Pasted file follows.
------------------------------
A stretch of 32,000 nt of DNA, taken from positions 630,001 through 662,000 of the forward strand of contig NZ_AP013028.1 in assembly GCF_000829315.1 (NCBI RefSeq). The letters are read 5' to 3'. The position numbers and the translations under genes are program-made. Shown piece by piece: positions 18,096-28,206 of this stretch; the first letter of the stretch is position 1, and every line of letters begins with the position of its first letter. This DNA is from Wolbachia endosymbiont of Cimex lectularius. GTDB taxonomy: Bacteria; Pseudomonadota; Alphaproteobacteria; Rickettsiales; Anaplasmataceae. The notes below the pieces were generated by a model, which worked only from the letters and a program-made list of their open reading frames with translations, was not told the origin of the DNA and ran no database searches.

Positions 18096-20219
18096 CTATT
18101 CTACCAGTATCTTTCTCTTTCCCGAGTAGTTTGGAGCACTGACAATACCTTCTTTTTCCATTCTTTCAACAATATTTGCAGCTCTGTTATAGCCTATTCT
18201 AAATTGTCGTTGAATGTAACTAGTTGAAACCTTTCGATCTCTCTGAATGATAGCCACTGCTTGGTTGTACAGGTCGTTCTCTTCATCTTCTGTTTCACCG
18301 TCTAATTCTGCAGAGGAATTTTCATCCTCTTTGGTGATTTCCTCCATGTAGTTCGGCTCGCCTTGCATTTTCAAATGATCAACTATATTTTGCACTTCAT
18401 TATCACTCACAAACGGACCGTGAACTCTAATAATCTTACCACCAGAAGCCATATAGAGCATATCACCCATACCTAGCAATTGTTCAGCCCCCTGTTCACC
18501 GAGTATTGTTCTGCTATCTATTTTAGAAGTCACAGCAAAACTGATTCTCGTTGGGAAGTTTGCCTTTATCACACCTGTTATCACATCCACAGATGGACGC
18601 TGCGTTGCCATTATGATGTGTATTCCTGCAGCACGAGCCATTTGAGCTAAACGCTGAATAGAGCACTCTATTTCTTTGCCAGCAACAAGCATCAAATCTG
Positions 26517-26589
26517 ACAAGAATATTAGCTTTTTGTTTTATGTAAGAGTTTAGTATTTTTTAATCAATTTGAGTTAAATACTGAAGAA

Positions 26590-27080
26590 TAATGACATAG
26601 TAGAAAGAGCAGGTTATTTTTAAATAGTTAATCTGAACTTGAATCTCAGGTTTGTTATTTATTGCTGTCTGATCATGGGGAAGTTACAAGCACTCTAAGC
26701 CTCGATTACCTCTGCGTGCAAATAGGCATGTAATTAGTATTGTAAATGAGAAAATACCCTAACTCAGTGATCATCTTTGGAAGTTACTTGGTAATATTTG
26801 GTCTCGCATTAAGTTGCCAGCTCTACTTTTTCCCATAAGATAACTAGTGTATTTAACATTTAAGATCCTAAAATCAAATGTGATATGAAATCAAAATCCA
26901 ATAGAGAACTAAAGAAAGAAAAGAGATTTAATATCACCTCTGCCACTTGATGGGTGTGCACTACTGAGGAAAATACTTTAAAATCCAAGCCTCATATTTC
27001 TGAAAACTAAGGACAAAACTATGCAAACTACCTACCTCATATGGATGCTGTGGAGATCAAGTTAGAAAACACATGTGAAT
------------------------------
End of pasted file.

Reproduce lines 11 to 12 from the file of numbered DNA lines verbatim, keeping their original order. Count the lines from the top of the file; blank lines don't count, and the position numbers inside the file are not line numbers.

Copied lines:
26517 ACAAGAATATTAGCTTTTTGTTTTATGTAAGAGTTTAGTATTTTTTAATCAATTTGAGTTAAATACTGAAGAA

Positions 26590-27080